Israel Book Shop presents Chapter 39 of a new online serial novel, Outside the Bubble, by Esther Rapaport. Check back for a new chapter every week. Click here for previous chapters.
Copyright © Israel Bookshop Publications.
Hinda didn’t know if “Chaya Cohen” was a real name or not. The young woman talked and talked, hardly giving Hinda a chance to respond. Hinda scrubbed the soup pot, every so often inserting an “Uh-huh” or “Really…” But suddenly, Chaya’s rush of words stopped.
Then, after a long moment of quiet, Chaya added, “A support group doesn’t work for me, because I’m not the type who can sit and talk about these things in front of a few women. But I do feel that I need to do something with myself, because I don’t want to reach the point where I’ll need to say, ‘It’s either me or them.’”
“You won’t need to, b’ezras Hashem,” Hinda replied. She was unable to understand why Rebbetzin Werner had given her phone number to this woman. Their lives were so different, no matter which angle you looked at it from. Which part of her life experience could help Chaya? Her challenges, it seemed, were of another nature entirely.
“Do you think so?” Chaya’s voice was laced with a sense of despair.
“I think that such a remark comes from a very pained and hurt place,” Hinda said, and despite various challenges and issues on all fronts, Simi’s image was the one that suddenly popped into her mind. “I think it comes from a sad, harsh place, and if you wouldn’t be in such a place, you wouldn’t be saying this kind of thing.”
“But I am there,” Chaya said tremblingly. “I feel like I’m on the brink. How can I not be there if…” She paused for a moment. “I know it sounds so petty, but the other day, after supper, I took out some chocolate, something that my husband bought for me because he knows I like this type, and just then his fifteen-year-old daughter came in and said, ‘Hey! Can I take that for my friends? We’re studying for a test.’ And without saying a word, he took the chocolate from the table and gave it to her!” She was suddenly crying. Apparently the chocolate was very bittersweet indeed. “You know, as long as the problems are only with them—it’s hard, but tolerable. But if he is also moving over to their side…”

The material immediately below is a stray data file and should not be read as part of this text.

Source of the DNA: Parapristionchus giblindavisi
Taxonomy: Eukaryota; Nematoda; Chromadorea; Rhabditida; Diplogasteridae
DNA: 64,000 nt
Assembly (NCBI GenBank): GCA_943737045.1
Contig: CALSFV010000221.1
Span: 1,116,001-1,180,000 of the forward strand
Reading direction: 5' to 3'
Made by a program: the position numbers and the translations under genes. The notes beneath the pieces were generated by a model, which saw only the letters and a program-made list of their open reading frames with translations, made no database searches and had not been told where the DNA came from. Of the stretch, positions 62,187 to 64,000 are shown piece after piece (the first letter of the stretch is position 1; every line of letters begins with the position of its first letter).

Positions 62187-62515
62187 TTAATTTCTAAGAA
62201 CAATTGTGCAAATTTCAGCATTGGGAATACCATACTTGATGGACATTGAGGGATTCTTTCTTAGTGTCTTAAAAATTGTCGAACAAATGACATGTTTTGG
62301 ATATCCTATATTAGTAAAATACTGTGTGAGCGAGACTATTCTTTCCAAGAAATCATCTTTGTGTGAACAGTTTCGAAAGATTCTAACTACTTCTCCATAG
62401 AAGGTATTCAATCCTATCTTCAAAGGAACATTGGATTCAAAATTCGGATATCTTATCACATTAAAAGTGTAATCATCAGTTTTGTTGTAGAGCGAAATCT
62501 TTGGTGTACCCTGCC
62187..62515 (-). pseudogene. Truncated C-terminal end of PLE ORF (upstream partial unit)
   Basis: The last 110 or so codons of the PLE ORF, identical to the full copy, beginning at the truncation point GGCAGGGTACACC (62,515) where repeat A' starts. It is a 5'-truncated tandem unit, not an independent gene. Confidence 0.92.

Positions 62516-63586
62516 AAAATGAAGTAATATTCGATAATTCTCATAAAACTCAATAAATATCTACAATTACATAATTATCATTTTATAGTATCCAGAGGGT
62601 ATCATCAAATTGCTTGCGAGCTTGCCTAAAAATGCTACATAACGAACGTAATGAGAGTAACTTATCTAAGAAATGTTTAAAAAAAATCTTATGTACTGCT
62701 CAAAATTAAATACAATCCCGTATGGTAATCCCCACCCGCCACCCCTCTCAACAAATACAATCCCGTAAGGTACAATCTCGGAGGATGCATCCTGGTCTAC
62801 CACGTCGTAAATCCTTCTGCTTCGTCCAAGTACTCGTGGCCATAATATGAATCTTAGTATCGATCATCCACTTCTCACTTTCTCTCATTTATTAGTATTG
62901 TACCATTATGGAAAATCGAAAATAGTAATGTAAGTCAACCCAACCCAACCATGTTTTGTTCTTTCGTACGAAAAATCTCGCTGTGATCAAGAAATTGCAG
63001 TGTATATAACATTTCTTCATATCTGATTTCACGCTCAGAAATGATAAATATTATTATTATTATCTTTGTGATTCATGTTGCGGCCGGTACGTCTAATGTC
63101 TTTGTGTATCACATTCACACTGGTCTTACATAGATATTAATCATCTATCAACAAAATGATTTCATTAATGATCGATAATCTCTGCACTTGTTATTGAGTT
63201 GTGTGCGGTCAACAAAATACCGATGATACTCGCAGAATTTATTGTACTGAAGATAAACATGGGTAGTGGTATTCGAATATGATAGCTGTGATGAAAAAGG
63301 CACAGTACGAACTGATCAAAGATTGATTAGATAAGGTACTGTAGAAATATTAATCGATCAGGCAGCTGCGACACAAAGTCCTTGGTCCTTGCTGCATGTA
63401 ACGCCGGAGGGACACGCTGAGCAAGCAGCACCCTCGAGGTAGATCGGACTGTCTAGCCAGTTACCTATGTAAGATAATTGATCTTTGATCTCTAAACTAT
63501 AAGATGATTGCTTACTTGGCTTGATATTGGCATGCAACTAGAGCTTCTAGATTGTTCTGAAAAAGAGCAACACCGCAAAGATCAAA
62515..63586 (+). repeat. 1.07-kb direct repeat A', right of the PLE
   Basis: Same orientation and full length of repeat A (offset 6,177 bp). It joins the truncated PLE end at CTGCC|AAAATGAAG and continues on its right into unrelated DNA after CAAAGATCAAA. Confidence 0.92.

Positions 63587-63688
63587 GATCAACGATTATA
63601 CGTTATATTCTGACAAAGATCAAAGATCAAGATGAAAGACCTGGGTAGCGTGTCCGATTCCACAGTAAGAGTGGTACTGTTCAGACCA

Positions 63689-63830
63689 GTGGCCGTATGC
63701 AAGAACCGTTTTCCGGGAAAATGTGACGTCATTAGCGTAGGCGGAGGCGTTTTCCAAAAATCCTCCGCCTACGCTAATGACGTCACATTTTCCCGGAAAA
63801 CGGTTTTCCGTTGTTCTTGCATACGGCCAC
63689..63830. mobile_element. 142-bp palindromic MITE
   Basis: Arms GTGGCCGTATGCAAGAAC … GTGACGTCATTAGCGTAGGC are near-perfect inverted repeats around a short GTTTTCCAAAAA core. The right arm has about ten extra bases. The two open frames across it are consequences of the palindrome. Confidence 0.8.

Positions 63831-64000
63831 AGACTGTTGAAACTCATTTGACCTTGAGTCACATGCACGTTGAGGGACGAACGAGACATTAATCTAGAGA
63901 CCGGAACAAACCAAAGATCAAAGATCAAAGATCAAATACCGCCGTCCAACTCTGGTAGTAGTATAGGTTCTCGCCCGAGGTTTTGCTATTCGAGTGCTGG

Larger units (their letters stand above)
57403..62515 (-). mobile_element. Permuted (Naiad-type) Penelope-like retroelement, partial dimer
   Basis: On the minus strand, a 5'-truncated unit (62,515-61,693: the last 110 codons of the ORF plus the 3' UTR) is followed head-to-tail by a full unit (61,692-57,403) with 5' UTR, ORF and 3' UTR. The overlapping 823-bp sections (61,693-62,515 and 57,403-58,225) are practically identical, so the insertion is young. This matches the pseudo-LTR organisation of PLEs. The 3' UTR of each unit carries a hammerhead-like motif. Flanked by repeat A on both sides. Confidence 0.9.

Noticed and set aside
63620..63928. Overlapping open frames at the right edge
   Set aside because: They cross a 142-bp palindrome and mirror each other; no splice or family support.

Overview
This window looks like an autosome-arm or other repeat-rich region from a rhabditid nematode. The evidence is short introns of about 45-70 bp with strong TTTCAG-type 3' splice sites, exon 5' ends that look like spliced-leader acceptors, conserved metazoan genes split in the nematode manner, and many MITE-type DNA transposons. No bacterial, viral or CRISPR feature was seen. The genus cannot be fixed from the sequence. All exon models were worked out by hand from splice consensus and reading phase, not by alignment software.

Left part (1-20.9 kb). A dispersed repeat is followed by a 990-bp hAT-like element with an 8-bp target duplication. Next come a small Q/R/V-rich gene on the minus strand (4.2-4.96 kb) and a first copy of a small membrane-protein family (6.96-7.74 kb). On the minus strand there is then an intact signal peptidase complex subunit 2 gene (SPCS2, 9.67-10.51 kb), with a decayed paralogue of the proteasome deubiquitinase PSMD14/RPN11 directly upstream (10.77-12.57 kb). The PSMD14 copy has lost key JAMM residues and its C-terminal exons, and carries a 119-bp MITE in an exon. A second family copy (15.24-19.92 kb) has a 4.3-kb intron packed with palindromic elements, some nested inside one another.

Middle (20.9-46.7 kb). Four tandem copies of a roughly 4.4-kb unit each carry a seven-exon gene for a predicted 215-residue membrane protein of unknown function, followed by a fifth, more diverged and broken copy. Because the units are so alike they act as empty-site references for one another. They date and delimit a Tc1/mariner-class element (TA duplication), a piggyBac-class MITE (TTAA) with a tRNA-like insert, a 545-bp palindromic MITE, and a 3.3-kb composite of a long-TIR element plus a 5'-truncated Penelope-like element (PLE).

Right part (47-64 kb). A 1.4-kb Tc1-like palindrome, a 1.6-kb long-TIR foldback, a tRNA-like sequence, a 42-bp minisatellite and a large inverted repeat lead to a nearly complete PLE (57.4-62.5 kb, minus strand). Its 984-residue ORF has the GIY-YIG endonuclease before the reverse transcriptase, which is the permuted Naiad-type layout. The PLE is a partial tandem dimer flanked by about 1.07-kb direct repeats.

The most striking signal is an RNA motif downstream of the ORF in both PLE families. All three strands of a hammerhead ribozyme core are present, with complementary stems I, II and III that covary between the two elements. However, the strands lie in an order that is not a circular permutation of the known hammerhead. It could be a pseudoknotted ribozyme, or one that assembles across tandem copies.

There are no sides in these kinds of stories; that’s one of the most important rules, Hinda thought to herself. But she didn’t say a word. Some things might be logically correct, she knew, but emotions do not always allow the logic to be processed. Like right now, when she could hear the sounds of laughter and chitchat from Simi’s room. Dov was probably making a whole production there with the cake and the juice that he’d taken in there. They’d been talking and laughing for half an hour already, ever since Hinda had gone downstairs to take out the garbage.
Logically it made sense that Dov should be giving his daughter a good time. Was he not allowed to? He was. When Baruch came for Shabbos, Dov was extremely gracious to him. He also tried very hard with Yosef, as much as Yosef allowed him to. He went out of his way to make Hinda’s children feel comfortable, so why shouldn’t he play host to his own daughter, the way he knew how—and enjoy himself at it too?
Common sense is the most logical thing in the world.
And yet, Hinda found herself going out of the kitchen quietly, with her soapy hands, and approaching Simi’s room, feeling, for some reason…left out.
“The truth is, Chaya,” she said, stopping about ten feet away from the door to the room, which was almost all the way closed, “I have no idea why Rebbetzin Werner sent you to me. I wanted to tell you this from the beginning of our conversation. You probably have more experience than I do—I only got remarried a few months ago—and besides, our family situation is very dissimilar.”